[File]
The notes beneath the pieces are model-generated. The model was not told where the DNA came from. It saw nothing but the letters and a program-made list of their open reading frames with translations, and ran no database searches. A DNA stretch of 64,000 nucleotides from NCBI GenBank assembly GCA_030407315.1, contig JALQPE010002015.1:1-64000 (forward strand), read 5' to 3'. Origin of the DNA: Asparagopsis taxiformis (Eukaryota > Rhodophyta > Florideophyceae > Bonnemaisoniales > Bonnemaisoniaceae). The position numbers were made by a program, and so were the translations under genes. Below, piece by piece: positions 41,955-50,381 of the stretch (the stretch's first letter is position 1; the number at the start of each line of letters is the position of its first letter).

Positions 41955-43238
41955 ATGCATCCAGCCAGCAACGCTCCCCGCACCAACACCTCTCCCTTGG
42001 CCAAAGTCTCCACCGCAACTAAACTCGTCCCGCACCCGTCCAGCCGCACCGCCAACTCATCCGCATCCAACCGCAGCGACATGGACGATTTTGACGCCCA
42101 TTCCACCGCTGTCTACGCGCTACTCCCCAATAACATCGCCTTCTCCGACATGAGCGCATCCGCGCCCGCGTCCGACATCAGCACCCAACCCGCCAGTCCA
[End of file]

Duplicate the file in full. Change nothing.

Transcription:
The notes beneath the pieces are model-generated. The model was not told where the DNA came from. It saw nothing but the letters and a program-made list of their open reading frames with translations, and ran no database searches. A DNA stretch of 64,000 nucleotides from NCBI GenBank assembly GCA_030407315.1, contig JALQPE010002015.1:1-64000 (forward strand), read 5' to 3'. Origin of the DNA: Asparagopsis taxiformis (Eukaryota > Rhodophyta > Florideophyceae > Bonnemaisoniales > Bonnemaisoniaceae). The position numbers were made by a program, and so were the translations under genes. Below, piece by piece: positions 41,955-50,381 of the stretch (the stretch's first letter is position 1; the number at the start of each line of letters is the position of its first letter).

Positions 41955-43238
41955 ATGCATCCAGCCAGCAACGCTCCCCGCACCAACACCTCTCCCTTGG
42001 CCAAAGTCTCCACCGCAACTAAACTCGTCCCGCACCCGTCCAGCCGCACCGCCAACTCATCCGCATCCAACCGCAGCGACATGGACGATTTTGACGCCCA
42101 TTCCACCGCTGTCTACGCGCTACTCCCCAATAACATCGCCTTCTCCGACATGAGCGCATCCGCGCCCGCGTCCGACATCAGCACCCAACCCGCCAGTCCA